Sri Lankan naval chief for Delhi

COLOMBO. DEC. 25. Sri Lanka's Navy chief, Daya Sandagiri, left for India today to hold high-level talks in New Delhi during the next two days in a move to curb smuggling of arms by the Liberation Tigers of Tamil Eelam (LTTE).

The Vice-Admiral would meet the top brass of the Indian Navy during the talks to " strengthen cooperation between the two navies,'' defence sources said. The meeting comes close on the heels of the spotting of a mysterious vessel off the north-eastern Sri Lankan coast. Last week, the Indian Navy had spotted the vessel, said to be loaded with a consignment of arms and fuel, and had reportedly informed the Sri Lankan navy. Searches by the latter did not yield results and the vessel was last sighted moving towards South-East Asia.

During the 10 months of the bilateral ceasefire agreement in force, there had been reports of the LTTE increasing its military strength in terms of personnel and arsenal. The Sri Lankan military had also maintained a state of preparedness with the acquisition of military hardware. Given the LTTE's extensive shipping network and its near-total control over the waters off north-eastern Sri Lanka, the naval cooperation with India gains significance.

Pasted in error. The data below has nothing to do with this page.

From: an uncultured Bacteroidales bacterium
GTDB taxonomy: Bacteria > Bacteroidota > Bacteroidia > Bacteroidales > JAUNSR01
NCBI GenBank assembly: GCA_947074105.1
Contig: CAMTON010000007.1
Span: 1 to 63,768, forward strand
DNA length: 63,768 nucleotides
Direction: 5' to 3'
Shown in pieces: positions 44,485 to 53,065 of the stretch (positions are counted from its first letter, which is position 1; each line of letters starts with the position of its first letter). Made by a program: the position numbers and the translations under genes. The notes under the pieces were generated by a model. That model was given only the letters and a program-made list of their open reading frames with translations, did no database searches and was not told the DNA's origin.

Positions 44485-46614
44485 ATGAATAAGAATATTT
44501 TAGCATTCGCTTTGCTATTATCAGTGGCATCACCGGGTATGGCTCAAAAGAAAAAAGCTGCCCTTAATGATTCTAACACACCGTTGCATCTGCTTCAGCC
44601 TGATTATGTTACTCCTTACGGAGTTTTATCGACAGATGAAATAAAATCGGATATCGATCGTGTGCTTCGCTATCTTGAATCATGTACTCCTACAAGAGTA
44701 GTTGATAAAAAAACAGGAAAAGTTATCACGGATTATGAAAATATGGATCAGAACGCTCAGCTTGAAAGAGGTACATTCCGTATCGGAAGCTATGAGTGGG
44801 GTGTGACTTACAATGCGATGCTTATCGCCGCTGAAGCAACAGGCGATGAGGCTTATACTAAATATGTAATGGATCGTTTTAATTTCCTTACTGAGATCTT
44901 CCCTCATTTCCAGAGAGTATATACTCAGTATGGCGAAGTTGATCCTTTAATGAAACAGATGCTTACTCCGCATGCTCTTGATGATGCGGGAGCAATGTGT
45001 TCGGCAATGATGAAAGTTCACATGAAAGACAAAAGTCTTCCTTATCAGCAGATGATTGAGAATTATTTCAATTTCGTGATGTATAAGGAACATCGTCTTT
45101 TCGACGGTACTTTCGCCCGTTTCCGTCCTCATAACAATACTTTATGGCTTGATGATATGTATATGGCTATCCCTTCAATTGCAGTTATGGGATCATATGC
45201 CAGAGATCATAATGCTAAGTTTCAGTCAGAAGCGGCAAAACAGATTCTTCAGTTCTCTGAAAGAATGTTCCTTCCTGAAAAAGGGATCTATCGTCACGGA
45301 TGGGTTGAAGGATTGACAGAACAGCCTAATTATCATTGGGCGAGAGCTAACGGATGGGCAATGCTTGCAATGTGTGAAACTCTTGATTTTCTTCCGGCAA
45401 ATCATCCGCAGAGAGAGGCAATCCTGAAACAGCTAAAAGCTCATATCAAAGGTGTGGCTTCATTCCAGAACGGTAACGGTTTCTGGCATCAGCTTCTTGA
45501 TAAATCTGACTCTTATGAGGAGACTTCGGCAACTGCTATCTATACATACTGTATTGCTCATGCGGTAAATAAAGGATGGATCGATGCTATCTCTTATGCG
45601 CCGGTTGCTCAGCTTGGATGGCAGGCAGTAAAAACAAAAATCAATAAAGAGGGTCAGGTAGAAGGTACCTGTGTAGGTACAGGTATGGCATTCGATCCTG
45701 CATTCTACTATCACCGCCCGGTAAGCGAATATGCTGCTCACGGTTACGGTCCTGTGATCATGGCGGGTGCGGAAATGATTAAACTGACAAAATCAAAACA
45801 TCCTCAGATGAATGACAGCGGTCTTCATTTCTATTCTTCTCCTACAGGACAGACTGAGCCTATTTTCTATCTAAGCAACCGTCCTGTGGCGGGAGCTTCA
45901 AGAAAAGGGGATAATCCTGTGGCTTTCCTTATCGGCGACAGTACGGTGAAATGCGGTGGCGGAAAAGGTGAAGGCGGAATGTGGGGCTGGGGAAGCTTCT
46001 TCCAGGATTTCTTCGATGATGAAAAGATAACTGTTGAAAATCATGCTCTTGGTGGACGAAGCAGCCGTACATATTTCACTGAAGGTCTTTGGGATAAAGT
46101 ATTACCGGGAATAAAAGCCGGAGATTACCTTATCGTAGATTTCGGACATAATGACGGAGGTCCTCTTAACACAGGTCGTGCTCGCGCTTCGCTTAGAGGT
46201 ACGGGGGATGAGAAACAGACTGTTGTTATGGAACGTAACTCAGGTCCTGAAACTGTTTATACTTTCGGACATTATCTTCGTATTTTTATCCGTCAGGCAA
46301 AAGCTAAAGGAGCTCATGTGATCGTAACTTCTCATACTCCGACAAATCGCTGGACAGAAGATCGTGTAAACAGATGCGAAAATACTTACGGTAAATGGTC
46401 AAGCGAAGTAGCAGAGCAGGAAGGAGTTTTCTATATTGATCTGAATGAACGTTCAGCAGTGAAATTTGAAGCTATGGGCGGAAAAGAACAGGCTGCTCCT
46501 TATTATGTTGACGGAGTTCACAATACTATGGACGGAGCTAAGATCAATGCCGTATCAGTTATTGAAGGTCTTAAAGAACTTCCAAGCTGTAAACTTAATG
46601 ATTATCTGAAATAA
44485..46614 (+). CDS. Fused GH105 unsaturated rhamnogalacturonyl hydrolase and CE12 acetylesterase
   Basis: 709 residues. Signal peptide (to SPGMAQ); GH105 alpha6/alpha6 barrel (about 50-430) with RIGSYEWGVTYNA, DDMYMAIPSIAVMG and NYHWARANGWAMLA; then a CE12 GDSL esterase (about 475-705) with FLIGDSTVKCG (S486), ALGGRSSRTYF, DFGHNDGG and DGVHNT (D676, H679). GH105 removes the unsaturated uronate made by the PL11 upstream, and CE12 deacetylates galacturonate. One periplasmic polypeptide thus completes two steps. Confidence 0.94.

Abductions in east

Meanwhile, a year after the LTTE declared a unilateral ceasefire, there are continued reports about abductions of civilians and killings of members from rival Tamil political groups. The Daily Mirror, in a report today, said that 11 persons were abducted in the eastern Batticaloa district last week. A member of a local council from a rival Tamil party, the Eelam People's Revolutionary Liberation Front (Perumal faction), was abducted and killed.

The Sri Lanka Monitoring Mission (SLMM), a Nordic team of truce overseers, has condemned the abductions. Its spokesman, Teitur Torkelsson, was quoted as saying that according to complaints received, the victims had no ties with political parties.

As the peace process heads towards the fourth session of talks next month, there is increasing pressure on the LTTE to adhere to human rights, democracy and pluralism. Next month's talks would also address the issue of human rights, especially subjects such as child soldiers and disappearances.